Sunday, June 7, 2015

Mermaid WIP

Be sure to check out this doll maker's WIP as she sculpts a mermaid. This is a photo tutorial with lots of descriptions; including how she made a base too.

Tuesday, June 2, 2015

Doll Eyes Tutorial - Cane Technique

You will like this video demonstrating the cane method of making eyes for your doll. It is not in English but there are sub-titles.

Monday, June 1, 2015

Sunday, May 17, 2015

Thursday, April 30, 2015

Sculpting Teeth

Ever need to sculpt teeth? Thanks to this doll maker for his photo tutorial on adding teeth to an under-sculpt:

Sunday, April 26, 2015

Sculpt A Polymer Clay Baby

Warning: this video contains doll nudity!

Monday, April 20, 2015

Tuesday, April 14, 2015

Painting Eyes Using Acrylic and Genesis Paints

Thanks to this doll maker for her tutorial on how to paint eyes using both both acrylic paint and genesis paint. Find the link you find on this web page:   You need to click on the link to open the pdf tutorial.

Saturday, March 21, 2015

Human Proportion

Caution: contains statue nudity!
This video discusses human proportion using head length as a unit of measure; a convenient reference for sculptors to use.

Friday, March 20, 2015

Genesis Paint Color Chart

You will find a chart for all Genesis heat-set paint colors here:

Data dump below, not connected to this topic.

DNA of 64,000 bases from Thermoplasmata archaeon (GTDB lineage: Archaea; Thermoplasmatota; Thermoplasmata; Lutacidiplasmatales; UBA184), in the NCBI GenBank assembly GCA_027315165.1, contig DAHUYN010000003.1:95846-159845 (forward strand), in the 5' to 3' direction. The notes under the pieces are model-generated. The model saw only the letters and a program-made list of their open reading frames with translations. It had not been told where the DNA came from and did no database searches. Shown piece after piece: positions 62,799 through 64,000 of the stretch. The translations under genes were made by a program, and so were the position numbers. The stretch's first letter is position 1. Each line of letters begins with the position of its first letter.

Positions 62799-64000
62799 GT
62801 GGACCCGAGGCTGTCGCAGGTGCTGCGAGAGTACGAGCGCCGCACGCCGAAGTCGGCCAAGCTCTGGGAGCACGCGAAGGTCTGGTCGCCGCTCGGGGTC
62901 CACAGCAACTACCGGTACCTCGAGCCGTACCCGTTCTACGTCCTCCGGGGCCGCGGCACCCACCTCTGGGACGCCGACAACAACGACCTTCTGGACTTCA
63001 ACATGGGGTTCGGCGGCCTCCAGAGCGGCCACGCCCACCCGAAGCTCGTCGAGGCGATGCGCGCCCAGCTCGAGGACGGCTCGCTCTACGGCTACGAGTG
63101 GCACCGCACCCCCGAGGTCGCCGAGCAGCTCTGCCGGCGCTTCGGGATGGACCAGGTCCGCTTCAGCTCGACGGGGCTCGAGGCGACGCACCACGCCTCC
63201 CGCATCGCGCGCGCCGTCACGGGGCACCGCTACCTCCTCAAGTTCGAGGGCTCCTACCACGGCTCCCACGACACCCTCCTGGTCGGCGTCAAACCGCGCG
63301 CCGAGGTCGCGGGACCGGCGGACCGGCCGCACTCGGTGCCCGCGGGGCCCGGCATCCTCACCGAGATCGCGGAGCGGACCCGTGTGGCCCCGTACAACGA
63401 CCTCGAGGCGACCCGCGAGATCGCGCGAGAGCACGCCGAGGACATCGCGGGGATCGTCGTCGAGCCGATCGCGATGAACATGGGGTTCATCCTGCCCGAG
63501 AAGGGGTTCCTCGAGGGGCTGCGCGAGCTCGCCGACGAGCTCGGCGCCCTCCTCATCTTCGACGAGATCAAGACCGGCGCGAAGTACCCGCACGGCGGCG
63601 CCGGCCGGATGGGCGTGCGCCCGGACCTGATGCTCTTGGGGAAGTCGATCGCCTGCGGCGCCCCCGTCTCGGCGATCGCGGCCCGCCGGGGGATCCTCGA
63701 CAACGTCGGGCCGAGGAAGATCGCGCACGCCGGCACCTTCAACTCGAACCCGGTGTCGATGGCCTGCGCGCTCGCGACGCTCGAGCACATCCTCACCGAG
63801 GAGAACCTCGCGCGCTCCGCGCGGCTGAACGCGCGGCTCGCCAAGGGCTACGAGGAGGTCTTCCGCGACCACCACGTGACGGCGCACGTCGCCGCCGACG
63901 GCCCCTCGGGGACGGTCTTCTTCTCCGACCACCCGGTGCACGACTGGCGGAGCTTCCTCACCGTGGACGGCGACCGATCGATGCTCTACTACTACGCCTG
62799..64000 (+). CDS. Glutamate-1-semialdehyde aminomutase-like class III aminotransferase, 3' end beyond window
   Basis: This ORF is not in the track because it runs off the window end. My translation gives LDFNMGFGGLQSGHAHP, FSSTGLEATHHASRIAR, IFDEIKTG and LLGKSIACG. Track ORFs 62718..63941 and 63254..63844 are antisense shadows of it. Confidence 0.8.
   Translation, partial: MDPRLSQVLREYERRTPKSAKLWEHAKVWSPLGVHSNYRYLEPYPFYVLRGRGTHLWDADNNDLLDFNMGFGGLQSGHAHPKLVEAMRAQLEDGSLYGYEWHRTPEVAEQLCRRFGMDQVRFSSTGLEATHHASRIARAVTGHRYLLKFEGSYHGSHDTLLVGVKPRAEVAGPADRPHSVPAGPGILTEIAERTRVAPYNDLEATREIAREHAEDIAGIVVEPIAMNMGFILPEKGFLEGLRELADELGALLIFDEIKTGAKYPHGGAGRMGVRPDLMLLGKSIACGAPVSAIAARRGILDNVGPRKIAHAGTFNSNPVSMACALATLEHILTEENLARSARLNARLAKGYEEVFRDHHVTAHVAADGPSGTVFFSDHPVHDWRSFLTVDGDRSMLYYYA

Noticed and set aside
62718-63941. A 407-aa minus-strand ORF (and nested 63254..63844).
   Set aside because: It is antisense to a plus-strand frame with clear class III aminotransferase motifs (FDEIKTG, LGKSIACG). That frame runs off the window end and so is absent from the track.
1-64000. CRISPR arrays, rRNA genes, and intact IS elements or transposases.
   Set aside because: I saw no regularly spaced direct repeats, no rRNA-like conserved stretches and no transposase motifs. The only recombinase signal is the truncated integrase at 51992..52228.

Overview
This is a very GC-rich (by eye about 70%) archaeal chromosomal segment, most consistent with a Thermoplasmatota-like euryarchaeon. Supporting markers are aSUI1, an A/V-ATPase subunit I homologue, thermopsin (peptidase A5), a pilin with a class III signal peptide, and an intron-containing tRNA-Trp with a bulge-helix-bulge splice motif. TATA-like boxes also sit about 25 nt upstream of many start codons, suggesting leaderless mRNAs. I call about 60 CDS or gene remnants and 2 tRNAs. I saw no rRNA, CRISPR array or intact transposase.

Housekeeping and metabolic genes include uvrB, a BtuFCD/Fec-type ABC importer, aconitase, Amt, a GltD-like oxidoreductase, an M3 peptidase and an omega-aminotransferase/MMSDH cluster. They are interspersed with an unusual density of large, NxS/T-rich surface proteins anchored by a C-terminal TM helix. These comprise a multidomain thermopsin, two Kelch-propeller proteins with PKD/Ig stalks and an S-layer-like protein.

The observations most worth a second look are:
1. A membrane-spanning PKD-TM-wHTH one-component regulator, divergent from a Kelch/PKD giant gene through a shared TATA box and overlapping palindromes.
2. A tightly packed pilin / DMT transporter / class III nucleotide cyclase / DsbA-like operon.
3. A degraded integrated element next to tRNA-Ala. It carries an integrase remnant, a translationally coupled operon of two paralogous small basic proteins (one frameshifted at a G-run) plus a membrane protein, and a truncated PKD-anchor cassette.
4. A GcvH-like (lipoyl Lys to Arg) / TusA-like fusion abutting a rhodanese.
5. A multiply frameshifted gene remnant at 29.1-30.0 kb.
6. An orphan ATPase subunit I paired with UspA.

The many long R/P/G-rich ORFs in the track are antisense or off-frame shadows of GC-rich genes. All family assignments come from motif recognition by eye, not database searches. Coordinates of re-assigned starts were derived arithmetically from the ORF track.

Sunday, March 8, 2015

How To Alter A Miniature Doll Stand

This video demonstrates how to alter a mini doll stand to remove the wires that circle a doll's waist area. This doll maker then glues her doll directly to the stand.

Gluing A Miniature Doll To A Stand

This is an interesting idea for keeping your doll standing. If your doll is the poesable type, only the arms will remain bendable.

Tuesday, March 3, 2015

Iris 'Printies' For Doll Eyeballs

If you need sheets of iris 'printies' to use when making eyeballs to insert into your doll sculpt, look no more! Thanks to this doll maker who has shared 2 sheets for you to download (free). You will find them here along with several tutorials about making and inserting eyes:

Sunday, February 22, 2015

'No-Sew' Dressing For Miniature Dolls

Thanks to this doll maker for these 2 videos showing how she makes a 'no-sew' half slip and skirt on her doll. So simple! You can see them here:
And 5 more here showing how the jacket is made:
jacket pattern here:

Friday, February 13, 2015

Polymer Clay Eyes

Thanks to this doll maker for an interesting tutorial on making eyes using polymer clay and finishing with UV gel. Be sure to check out these 3 videos plus a discussion of this technique:

Thursday, February 12, 2015

Wednesday, February 4, 2015

Polymer Clay For Doll Sculpting

There are many brands of polymer clay that are suitable for small scale doll making and each doll maker has their favorite clay. Some doll makers mix clays to get the flesh tone they desire or to increase strength. The Guild suggests that you try many clays until you find the one that suits your sculpting style. Listed below are some flesh colored clays to try: